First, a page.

The prophecies of Daniel speak of four Gentile world powers that would dominate the land of Israel until Christ returns. Historically we know these to be Babylon, Medo-Persia, Greece, and Rome. Rome is the fourth part of the image of chapter 2, one that divides into two legs (as actually occurred with Rome) and later into 10 toes or kingdoms (which also occurred historically when Rome fell and divided into many kingdoms). Rome is also the fourth beast, the one diverse from all the others in chapter 7.
Daniel 9:26-27 says,
“Then after the sixty-two weeks the Messiah will be cut off and have nothing, and the people of the prince who is to come will destroy the city and the sanctuary. And its end will come with a flood; even to the end there will be war; desolations are determined. “And he will make a firm covenant with the many for one week, but in the middle of the week he will put a stop to sacrifice and grain offering; and on the wing of abominations will come one who makes desolate, even until a complete destruction, one that is decreed, is poured out on the one who makes desolate.”
The cutting off of Messiah (a phrase that means “to destroy or kill”) obviously refers to the death of Christ. After this, we are told “the people of the prince who is to come will destroy the city and the sanctuary.” This refers to the destruction of Jerusalem and the temple by the Romans. Note that the passage is telling us certain important events were to happen after the 62 weeks (plus the seven weeks, or a total of 69 weeks): the crucifixion of Messiah and the destruction of Jerusalem in A.D. 70 by the Romans who are the people of the prince who is to come. Because these events were to occur after the 69 weeks had run their course and before the seventieth week began, there must be a space of time between the conclusion of the sixty-ninth week and the beginning of the seventieth; this is the church age we are in today.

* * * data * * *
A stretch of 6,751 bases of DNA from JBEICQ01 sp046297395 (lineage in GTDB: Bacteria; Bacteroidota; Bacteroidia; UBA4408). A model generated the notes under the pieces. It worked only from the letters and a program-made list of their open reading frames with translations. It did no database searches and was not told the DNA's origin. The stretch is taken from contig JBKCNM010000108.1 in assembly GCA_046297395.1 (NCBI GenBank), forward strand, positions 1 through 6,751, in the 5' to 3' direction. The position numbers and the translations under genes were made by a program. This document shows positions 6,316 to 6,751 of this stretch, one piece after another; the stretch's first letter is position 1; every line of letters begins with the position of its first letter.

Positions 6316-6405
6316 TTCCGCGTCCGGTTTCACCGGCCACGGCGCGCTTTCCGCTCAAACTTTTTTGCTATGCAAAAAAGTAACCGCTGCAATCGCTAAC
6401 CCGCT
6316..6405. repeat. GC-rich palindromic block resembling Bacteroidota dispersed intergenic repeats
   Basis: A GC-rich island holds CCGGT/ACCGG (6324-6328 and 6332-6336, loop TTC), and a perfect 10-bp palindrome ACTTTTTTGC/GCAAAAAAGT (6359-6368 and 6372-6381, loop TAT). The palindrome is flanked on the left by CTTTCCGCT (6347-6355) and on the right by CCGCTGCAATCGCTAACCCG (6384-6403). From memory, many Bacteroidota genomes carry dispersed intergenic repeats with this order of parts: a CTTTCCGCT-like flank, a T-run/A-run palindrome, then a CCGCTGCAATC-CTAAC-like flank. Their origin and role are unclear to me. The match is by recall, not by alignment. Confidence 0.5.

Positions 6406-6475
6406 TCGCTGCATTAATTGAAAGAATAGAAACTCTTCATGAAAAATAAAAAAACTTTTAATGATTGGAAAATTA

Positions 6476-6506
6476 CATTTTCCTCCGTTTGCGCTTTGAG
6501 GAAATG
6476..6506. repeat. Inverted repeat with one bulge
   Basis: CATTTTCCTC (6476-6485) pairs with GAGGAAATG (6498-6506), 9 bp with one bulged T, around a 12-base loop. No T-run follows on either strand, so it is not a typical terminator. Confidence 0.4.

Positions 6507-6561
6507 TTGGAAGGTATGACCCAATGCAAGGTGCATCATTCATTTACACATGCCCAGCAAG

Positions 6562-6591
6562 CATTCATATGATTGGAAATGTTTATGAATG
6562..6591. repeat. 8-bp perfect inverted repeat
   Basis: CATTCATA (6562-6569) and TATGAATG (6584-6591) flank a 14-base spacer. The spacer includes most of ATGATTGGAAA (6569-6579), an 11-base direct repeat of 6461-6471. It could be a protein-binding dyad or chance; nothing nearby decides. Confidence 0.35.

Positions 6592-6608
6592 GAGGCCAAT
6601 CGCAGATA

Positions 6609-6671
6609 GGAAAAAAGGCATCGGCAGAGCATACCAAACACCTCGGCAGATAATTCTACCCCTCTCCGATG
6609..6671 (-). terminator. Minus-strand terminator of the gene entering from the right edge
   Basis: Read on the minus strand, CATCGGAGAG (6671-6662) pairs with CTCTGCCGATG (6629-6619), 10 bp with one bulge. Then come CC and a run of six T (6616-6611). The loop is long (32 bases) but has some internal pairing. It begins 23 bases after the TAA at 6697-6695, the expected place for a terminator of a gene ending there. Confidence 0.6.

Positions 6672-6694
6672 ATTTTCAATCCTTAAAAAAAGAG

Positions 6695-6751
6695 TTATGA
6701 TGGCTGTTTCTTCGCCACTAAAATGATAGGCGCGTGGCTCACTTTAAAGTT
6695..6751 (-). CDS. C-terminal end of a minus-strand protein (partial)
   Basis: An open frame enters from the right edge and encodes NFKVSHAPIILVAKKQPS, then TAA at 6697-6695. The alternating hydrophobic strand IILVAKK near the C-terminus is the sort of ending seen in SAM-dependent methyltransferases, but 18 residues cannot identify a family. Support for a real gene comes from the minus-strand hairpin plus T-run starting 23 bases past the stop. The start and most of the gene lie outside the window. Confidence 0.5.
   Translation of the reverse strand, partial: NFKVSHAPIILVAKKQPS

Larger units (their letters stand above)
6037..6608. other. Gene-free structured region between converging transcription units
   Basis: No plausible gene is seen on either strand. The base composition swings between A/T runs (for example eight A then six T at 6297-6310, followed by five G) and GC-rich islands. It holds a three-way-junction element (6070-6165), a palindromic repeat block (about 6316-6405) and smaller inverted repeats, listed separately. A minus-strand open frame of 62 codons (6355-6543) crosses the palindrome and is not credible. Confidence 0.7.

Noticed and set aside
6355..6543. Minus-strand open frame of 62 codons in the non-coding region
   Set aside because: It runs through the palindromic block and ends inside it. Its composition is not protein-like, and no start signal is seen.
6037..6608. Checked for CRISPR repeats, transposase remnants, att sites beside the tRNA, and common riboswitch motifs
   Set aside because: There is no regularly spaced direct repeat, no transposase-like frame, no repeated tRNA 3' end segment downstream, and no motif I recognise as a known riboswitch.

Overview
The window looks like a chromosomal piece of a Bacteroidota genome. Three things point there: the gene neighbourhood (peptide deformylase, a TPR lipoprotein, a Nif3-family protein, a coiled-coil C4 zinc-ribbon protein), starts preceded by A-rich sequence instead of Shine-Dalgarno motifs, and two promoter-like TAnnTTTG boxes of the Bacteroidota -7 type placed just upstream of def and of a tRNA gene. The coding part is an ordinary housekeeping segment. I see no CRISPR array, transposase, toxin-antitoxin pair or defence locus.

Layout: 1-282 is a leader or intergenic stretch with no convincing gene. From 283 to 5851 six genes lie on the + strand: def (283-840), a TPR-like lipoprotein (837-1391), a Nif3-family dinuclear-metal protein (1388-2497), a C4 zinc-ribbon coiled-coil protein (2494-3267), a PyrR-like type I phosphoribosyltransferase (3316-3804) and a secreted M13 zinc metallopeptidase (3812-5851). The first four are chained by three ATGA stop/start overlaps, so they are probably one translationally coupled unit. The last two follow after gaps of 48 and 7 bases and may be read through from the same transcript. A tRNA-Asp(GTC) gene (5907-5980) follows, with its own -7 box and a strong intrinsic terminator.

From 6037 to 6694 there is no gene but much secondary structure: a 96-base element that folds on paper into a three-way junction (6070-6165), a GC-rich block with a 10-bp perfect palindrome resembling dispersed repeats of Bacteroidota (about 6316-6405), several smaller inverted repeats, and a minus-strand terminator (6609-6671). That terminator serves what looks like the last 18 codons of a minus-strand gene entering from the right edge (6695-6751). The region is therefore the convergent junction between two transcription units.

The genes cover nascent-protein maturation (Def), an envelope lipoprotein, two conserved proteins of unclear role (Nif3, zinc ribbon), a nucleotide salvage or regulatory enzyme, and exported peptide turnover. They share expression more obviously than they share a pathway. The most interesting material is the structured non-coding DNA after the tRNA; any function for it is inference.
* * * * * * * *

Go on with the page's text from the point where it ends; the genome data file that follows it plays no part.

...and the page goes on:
Note that it is not the “prince who will come” that destroys the city and sanctuary or temple, etc., but “the people of the prince.” There is no question that this was done by the Romans. But the passage does speak of “a prince who will come” and we are told he is “of the people,” suggesting the prince belongs to the people who destroy the city and temple. The normal, natural way to understand this is that he is a Roman, one who is of these people. When you combine this with chapter 7, it seems to verify this is the case.
Verse 27 informs us, “and he will make a firm covenant . . .” The “he,” (a change from the plural “they” to the singular “he”) in context, must surely refer to the prince spoken of in verse 26, the prince of the people who would destroy the city, etc. Again, since it was the Romans who destroyed the city, this suggests he is a Roman. This prince will make a seven year (one week) covenant with Israel guaranteeing them peace and safety and temporarily settling the Arab/Israeli dispute, but in the middle (at the 3 1/2 mark) he will break the covenant and demonstrate his true colors, that of a satanically indwelt beast, the Antichrist. This is the abomination of desolation which Christ spoke of as occurring in the midst of the tribulation. What the Roman’s did in 70 AD was only a foretaste, the near view of the final fulfillment in the time of the Tribulation or Daniel’s 70th week. The description that we are given in Matthew certainly goes far beyond anything that occurred in the time of Rome’s invasion of Jerusalem in 70 AD.
For instance, Ryrie, in his Study Bible says, “The prince of verse 26, the Antichrist previously introduced in 7:8, 24-26, who will make a pact with many (of the Jewish people) at the beginning of the tribulation period. But in the middle of the week (i.e., 3 1/2 years later) Antichrist will break his covenant and desecrate the Temple by demanding worship of himself in it. See notes on Matt. 24:15 and 2 Thess. 2:4.
Here is his comment on Matt. 24:15:
ABOMINATION OF DESOLATION. This is the man of sin (2 Thess. 2:4), the Antichrist, who at this midpoint in the Tribulation breaks the covenant he made with the Jewish people at the beginning of the Tribulation (Dan. 9:27) and demands that they and the world worship him. Those who resist will be persecuted, and many will be martyred; that is the reason for the urgency of the instructions in verses 16-22.
The point is that a careful study of Daniel compared with Revelation shows us that the Antichrist will be someone who will rise up out of the ruins of the Old Roman empire that will be restored in the form a 10 nation confederation, much like the common market today. While the false prophet could be a Jew, the Antichrist seems to be a Roman. As Antichrist, his primary character is that of being against Christ. Jump ahead in the Revelation study to the material on chapter 17, especially verses 8f. This gives an historical sketch of the nations and might help see some of the issues here.
This is but a brief explanation, but I hope it helps somewhat. John Walvoord’s book, Daniel, the Key to Prophetic Revelation, would provide an excellent companion to your study of Revelation because so much of Revelation has its roots in Daniel. Also helpful would be the Old Testament volume of The Bible Knowledge Commentary. Walvoord does the Daniel portion and it is obviously a much shorter coverage of the material.